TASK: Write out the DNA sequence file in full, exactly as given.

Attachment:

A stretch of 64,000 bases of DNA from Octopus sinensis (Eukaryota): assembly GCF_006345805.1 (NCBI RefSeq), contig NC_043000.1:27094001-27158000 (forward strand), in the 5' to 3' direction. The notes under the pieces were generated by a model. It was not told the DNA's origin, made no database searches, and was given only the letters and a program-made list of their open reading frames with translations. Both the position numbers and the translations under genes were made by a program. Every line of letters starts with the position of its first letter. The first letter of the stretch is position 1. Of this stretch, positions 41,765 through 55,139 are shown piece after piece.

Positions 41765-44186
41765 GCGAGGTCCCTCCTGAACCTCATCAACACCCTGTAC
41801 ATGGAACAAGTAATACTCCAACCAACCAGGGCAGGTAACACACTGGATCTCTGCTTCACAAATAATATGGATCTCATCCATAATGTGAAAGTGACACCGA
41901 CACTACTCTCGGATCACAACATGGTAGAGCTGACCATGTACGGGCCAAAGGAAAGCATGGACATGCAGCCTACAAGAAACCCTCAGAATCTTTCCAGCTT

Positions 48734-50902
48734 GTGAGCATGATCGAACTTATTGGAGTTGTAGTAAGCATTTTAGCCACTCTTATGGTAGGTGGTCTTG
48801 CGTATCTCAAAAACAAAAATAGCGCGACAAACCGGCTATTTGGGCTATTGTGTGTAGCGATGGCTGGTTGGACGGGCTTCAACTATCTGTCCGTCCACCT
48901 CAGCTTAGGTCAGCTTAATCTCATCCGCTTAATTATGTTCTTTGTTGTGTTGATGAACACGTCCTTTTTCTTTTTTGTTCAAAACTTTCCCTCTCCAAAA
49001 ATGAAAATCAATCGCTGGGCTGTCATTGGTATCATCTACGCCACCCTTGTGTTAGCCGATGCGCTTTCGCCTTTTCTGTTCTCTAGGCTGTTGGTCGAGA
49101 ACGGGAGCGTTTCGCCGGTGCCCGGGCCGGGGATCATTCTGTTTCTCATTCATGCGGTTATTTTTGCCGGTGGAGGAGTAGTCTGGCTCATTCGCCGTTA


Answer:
A stretch of 64,000 bases of DNA from Octopus sinensis (Eukaryota): assembly GCF_006345805.1 (NCBI RefSeq), contig NC_043000.1:27094001-27158000 (forward strand), in the 5' to 3' direction. The notes under the pieces were generated by a model. It was not told the DNA's origin, made no database searches, and was given only the letters and a program-made list of their open reading frames with translations. Both the position numbers and the translations under genes were made by a program. Every line of letters starts with the position of its first letter. The first letter of the stretch is position 1. Of this stretch, positions 41,765 through 55,139 are shown piece after piece.

Positions 41765-44186
41765 GCGAGGTCCCTCCTGAACCTCATCAACACCCTGTAC
41801 ATGGAACAAGTAATACTCCAACCAACCAGGGCAGGTAACACACTGGATCTCTGCTTCACAAATAATATGGATCTCATCCATAATGTGAAAGTGACACCGA
41901 CACTACTCTCGGATCACAACATGGTAGAGCTGACCATGTACGGGCCAAAGGAAAGCATGGACATGCAGCCTACAAGAAACCCTCAGAATCTTTCCAGCTT

Positions 48734-50902
48734 GTGAGCATGATCGAACTTATTGGAGTTGTAGTAAGCATTTTAGCCACTCTTATGGTAGGTGGTCTTG
48801 CGTATCTCAAAAACAAAAATAGCGCGACAAACCGGCTATTTGGGCTATTGTGTGTAGCGATGGCTGGTTGGACGGGCTTCAACTATCTGTCCGTCCACCT
48901 CAGCTTAGGTCAGCTTAATCTCATCCGCTTAATTATGTTCTTTGTTGTGTTGATGAACACGTCCTTTTTCTTTTTTGTTCAAAACTTTCCCTCTCCAAAA
49001 ATGAAAATCAATCGCTGGGCTGTCATTGGTATCATCTACGCCACCCTTGTGTTAGCCGATGCGCTTTCGCCTTTTCTGTTCTCTAGGCTGTTGGTCGAGA
49101 ACGGGAGCGTTTCGCCGGTGCCCGGGCCGGGGATCATTCTGTTTCTCATTCATGCGGTTATTTTTGCCGGTGGAGGAGTAGTCTGGCTCATTCGCCGTTA